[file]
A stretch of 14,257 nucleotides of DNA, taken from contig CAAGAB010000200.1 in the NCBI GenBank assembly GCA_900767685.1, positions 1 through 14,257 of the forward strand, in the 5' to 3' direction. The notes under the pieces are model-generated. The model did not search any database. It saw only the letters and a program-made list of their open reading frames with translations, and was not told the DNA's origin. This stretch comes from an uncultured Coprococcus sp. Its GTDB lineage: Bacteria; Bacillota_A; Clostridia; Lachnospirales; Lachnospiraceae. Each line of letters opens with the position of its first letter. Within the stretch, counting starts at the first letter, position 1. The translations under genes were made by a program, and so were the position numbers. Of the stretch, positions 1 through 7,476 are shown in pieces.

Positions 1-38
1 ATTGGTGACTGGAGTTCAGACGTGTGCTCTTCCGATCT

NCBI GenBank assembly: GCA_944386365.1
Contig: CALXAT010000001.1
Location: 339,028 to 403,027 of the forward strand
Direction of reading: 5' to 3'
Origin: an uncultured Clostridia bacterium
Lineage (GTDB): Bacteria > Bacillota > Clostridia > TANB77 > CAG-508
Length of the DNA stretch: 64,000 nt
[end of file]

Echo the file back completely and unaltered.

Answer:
A stretch of 14,257 nucleotides of DNA, taken from contig CAAGAB010000200.1 in the NCBI GenBank assembly GCA_900767685.1, positions 1 through 14,257 of the forward strand, in the 5' to 3' direction. The notes under the pieces are model-generated. The model did not search any database. It saw only the letters and a program-made list of their open reading frames with translations, and was not told the DNA's origin. This stretch comes from an uncultured Coprococcus sp. Its GTDB lineage: Bacteria; Bacillota_A; Clostridia; Lachnospirales; Lachnospiraceae. Each line of letters opens with the position of its first letter. Within the stretch, counting starts at the first letter, position 1. The translations under genes were made by a program, and so were the position numbers. Of the stretch, positions 1 through 7,476 are shown in pieces.

Positions 1-38
1 ATTGGTGACTGGAGTTCAGACGTGTGCTCTTCCGATCT

NCBI GenBank assembly: GCA_944386365.1
Contig: CALXAT010000001.1
Location: 339,028 to 403,027 of the forward strand
Direction of reading: 5' to 3'
Origin: an uncultured Clostridia bacterium
Lineage (GTDB): Bacteria > Bacillota > Clostridia > TANB77 > CAG-508
Length of the DNA stretch: 64,000 nt